The 1974 Ethiopian Revolution and the Purpose of my Departure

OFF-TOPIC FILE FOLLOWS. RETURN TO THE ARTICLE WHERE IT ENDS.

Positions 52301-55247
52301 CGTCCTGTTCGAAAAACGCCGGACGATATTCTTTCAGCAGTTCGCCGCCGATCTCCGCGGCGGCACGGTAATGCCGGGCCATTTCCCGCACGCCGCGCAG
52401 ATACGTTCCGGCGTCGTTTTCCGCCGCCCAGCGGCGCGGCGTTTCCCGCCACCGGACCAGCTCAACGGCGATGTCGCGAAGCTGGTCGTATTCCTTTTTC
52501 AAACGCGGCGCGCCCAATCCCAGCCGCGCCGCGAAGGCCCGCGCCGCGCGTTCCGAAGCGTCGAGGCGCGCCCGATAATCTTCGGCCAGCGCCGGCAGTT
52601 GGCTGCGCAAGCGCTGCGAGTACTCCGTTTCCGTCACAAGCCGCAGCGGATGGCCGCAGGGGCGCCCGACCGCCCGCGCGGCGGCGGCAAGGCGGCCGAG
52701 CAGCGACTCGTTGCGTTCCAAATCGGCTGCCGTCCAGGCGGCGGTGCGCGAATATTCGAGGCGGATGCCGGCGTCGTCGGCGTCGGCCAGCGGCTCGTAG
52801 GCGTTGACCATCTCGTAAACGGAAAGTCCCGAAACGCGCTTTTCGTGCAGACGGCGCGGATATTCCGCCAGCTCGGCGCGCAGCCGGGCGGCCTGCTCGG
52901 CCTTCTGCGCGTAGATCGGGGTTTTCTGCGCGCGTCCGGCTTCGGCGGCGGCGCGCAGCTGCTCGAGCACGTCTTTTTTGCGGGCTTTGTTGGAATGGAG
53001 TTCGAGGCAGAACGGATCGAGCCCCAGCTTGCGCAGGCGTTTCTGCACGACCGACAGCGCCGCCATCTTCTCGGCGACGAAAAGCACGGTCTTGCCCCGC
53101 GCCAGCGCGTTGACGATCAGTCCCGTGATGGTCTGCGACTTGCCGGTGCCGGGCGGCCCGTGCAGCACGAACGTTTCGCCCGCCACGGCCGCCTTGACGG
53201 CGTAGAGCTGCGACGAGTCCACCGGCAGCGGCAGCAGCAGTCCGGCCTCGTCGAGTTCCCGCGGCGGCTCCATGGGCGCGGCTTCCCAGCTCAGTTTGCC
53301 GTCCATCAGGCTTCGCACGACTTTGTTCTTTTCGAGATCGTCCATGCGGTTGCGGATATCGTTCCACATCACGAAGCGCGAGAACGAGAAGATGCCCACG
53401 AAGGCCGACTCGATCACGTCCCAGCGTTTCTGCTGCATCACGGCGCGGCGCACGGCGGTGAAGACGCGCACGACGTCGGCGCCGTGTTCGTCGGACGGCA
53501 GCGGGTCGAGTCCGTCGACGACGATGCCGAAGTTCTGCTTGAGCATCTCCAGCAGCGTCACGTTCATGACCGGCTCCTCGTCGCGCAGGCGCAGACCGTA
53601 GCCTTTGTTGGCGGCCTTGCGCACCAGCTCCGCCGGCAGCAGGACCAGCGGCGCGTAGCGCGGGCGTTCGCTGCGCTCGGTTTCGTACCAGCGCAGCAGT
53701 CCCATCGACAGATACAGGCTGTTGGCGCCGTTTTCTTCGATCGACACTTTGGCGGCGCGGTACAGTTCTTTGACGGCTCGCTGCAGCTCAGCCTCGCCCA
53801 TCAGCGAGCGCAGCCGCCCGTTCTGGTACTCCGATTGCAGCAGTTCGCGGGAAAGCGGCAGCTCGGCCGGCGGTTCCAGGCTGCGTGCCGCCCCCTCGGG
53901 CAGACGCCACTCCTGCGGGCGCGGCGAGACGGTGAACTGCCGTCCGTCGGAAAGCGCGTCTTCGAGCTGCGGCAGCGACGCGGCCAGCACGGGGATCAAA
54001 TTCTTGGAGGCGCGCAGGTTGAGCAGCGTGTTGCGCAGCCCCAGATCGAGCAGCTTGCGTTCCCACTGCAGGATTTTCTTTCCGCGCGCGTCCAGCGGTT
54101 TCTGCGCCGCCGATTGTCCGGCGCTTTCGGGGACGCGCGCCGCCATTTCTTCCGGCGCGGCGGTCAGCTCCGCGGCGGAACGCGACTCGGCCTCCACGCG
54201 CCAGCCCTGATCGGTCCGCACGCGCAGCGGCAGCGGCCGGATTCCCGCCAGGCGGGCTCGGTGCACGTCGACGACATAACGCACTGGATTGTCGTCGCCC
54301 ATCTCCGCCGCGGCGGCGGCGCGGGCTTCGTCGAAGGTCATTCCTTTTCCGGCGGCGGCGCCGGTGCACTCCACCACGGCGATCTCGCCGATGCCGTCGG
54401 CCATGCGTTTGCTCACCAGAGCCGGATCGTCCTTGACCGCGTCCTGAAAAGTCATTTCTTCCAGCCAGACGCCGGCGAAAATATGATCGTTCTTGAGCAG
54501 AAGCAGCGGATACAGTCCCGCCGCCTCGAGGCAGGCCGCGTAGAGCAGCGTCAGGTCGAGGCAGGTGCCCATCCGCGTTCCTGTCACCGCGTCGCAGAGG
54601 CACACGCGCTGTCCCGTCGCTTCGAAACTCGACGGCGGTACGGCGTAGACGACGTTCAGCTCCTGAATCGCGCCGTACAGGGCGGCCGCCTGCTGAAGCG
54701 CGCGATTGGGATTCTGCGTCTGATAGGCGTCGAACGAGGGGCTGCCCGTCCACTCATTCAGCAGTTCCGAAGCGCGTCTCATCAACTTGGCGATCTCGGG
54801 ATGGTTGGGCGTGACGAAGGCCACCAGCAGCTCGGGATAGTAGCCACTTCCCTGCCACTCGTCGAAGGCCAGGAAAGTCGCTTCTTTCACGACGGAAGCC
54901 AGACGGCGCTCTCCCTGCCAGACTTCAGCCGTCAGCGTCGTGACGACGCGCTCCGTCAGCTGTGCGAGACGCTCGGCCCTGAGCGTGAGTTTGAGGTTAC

I left Ethiopia during the upheaval that overthrew the Emperior Haile Selassie of Ethiopia, who had ruled my country for some forty years. Immediately after coming to power, the Ethiopian Revolutionary Provisional Government suspended the longstanding Ethiopian constitution, and arrested all former Ethiopian ministers, army and police generals and those associated with Haile Selassie. Finally, Haile Selassie himself was arrested and killed. The highly accelerated changes that accompanied these events, including the course and direction of the Ethiopian revolution, were appalling – even in some cases most terrifying. Yet, despite witnessing many fearsome events, I initially never thought of leaving my country. Besides, at that time I had no idea how to leave Ethiopia even if I wanted to do so. It was the events of just one night that decided that my life would be spent outside my country - Ethiopia. It was, I think, the second of October 1974. I was not at home; I had gone to spend the night not with Goni but with my best male friend - Melku Bezugeza. As it was then very normal in Ethiopia to sleep in one bed with a male friend, I was sleeping together with my friend in his bed. Yes, Melku was a friend of my childhood and my best friend. We did everything together. When we were together we usually talked almost the whole night, and listened to the news from minute to minute. Because of this habit and our persistent curiosity to know about events and developments both at home and abroad, Melku and I were probably among the first Ethiopians to hear about the murder of about 60 Ethiopian assets of Haile Selassie's government, including ministers and other officials, from the Ethiopian radio news transmission in the early morning of the 23rd of November 1974. The country was full of fear, tension and uncertainties. No one knew when the soldiers would come, knock on the door as forcefully as they could and snatch one or more family members from a household, including our loved ones or us. During this fearful and most memorable period, Melku and I also became more fearful and dependent upon each other, unwilling to spend a day without seeing one another. Due to the accelerated tempo of structural changes in all areas, the continuing and most indescribable upheaval and the increasing number of young people being taken away and never coming back, Melku and I would go to sleep holding each other as tightly as we could. In those dark and terrifying days, my best friend Melku and I also used to pretend that we were both courageous and determined to defend each other as relentlessly as we could. Yes, Melku and I were good friends, prepared to give everything we had and to die for each other. Especially during the darkest hours each of us used to do our best to give words of encouragement to the other – "don't be afraid, my best friend. No one will touch you while I am with you, as long as I am alive. Don't be scared, I am here to defend you," I said to him. And Melku Bezugeza responded with almost the same words, coming from stammering lips. “Listen, Tilo, someone will dare to touch you only when they see my dead body - when they perceive that I am dead and you have no one to defend you. But as long as I am well, alive and with you, no one is going to do anything to you. I am here to defend you until the end of my life." These were Melku's unforgettable words. Someone listening to our talks at that time could have easily seen that the words and statements we made to each other were purely a sign of fear, of being totally terrified by the actions we were witnessing.